Figure 1: A shot from the Pentax: far from perfect.
There is this thing I call the creep of perfectionism. It stems from the fact that nothing is ever perfect, even though we may think it is, for a time. I remember my first camera (a Kodak brownie borrowed from my mum). It was pretty darned good, I thought. Later, when I bought an Olympus OM film camera, it seemed vastly superior to the old brownie. I thought the pictures were just perfect. Well, later the digital cameras became available, and I purchased a digital Pentax. I realized the Olympus film camera was less than perfect, but it took the retrospective of the Pentax to make me realize this fact. So, it’s with hindsight that we continually must update our ideas about perfection, and we update continually because we never reach it.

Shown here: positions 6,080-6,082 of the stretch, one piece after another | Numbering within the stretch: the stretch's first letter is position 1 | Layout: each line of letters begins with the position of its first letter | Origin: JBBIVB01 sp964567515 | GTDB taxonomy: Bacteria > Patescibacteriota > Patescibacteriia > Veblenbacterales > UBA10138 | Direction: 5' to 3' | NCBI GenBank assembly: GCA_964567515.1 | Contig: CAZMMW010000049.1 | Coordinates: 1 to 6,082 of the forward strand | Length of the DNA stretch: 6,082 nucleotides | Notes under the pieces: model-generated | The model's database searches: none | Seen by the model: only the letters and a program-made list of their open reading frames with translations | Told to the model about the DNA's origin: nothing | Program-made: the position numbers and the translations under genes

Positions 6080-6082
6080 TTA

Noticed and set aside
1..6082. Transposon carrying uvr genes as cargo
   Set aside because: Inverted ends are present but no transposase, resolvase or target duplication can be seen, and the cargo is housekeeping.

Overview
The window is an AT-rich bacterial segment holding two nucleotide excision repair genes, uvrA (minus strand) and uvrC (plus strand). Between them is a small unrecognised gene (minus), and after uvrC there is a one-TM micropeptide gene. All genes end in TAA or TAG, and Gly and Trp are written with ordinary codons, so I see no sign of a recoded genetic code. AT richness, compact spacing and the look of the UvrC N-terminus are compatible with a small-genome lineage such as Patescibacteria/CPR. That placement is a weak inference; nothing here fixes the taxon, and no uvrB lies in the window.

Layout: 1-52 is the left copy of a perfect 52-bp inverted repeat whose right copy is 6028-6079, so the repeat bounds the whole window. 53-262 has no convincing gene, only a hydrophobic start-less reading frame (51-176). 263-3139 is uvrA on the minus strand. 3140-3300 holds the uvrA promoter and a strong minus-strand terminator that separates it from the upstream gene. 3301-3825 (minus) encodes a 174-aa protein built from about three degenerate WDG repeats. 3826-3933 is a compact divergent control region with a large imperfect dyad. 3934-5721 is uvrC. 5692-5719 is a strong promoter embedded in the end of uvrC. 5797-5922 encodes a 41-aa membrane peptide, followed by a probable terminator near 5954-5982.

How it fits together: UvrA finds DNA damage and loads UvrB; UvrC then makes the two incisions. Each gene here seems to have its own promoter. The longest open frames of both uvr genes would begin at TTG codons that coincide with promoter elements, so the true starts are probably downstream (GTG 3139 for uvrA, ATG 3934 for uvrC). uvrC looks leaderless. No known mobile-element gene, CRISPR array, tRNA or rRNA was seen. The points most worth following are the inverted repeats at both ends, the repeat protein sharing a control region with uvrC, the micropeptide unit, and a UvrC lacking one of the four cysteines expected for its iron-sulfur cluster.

So, I upgraded my kit to have a camera without the anti-alias filter (a Pentax K5 /iis), and a Sigma lens. Yet, the results so far leave me still wanting for that sharpness factor. I’m using the Sigma 18-250 mm lens in the shot shown in figure 1. Click the picture to see it in full size. Doesn’t the detail of the pic just lack something in terms of the sharpness factor? Do I need a full frame camera to get what I want? Is it the lens, the camera, or the picture taker that’s at fault? I suspect it’s the latter.
I guess people are just as imperfect as cameras.